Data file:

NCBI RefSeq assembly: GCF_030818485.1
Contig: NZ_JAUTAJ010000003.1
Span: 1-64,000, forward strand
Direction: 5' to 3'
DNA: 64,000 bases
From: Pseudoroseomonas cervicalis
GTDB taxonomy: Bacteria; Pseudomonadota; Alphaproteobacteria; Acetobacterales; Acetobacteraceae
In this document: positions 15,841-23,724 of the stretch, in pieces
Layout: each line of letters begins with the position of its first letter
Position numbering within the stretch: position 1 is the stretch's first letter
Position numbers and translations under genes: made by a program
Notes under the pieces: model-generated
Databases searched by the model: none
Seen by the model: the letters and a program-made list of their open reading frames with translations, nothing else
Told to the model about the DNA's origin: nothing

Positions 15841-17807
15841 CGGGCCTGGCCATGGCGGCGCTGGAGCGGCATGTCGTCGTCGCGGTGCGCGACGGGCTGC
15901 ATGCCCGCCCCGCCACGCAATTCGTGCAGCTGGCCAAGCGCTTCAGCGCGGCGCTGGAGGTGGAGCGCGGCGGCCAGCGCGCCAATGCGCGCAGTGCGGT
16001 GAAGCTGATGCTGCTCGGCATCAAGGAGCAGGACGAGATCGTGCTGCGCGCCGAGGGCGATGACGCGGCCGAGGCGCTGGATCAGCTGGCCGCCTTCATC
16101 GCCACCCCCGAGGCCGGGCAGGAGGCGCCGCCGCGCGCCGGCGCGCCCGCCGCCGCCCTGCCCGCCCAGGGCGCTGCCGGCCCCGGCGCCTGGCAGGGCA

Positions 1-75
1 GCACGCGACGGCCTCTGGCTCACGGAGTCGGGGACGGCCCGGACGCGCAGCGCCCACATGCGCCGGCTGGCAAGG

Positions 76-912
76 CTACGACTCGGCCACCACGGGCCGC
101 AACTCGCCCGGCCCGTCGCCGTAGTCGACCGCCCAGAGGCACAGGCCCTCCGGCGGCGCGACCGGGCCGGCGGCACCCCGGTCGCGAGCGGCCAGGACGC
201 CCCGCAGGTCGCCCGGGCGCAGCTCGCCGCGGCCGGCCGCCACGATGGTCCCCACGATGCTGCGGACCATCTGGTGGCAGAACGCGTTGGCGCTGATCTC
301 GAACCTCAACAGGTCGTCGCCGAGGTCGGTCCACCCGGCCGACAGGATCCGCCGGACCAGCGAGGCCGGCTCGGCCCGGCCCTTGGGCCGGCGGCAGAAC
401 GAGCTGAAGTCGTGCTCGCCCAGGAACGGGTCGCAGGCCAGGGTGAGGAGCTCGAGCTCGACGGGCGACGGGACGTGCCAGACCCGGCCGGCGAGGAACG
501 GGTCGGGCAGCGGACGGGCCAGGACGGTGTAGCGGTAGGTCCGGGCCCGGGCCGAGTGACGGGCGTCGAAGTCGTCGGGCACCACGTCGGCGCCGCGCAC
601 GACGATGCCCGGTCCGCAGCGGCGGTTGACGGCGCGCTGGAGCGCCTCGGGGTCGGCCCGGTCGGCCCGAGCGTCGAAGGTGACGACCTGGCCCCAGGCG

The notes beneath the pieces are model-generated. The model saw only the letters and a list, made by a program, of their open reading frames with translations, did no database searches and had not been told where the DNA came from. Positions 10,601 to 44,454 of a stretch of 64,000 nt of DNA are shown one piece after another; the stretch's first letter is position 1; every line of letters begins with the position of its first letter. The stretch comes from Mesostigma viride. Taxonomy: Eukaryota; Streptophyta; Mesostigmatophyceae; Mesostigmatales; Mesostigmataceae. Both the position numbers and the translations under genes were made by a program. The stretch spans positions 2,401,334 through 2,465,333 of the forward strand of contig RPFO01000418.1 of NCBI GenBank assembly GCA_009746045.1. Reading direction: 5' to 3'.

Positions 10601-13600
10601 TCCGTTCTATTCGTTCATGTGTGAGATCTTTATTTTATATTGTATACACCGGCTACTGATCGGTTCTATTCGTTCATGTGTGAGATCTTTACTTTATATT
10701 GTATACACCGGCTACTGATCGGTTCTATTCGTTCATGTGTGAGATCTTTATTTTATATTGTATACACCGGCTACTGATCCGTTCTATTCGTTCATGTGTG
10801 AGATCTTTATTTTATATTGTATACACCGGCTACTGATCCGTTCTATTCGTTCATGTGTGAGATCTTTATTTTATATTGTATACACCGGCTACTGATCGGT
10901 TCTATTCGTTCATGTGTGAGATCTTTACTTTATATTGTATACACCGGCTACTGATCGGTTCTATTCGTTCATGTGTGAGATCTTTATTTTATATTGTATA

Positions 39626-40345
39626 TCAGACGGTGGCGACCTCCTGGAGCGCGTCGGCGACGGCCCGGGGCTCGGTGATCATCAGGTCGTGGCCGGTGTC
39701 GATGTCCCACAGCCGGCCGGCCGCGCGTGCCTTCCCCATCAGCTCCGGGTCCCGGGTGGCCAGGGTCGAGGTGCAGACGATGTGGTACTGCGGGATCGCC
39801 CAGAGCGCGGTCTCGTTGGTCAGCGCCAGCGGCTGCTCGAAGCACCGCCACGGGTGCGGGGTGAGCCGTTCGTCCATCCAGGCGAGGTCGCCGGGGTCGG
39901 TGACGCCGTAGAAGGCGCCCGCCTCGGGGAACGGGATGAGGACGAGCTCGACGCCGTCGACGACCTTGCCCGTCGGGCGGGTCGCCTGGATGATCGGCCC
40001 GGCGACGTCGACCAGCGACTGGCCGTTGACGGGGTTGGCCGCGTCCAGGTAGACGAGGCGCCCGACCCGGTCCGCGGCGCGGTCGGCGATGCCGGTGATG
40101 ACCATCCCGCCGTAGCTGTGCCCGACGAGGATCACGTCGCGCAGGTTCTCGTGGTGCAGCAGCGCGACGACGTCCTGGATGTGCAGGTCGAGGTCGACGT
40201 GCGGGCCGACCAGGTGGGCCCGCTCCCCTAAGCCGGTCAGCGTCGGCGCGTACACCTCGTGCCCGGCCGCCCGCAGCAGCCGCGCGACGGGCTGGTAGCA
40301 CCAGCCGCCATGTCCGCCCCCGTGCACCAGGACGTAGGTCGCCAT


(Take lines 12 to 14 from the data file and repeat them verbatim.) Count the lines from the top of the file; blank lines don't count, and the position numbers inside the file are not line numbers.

Notes under the pieces: model-generated
Databases searched by the model: none
Seen by the model: the letters and a program-made list of their open reading frames with translations, nothing else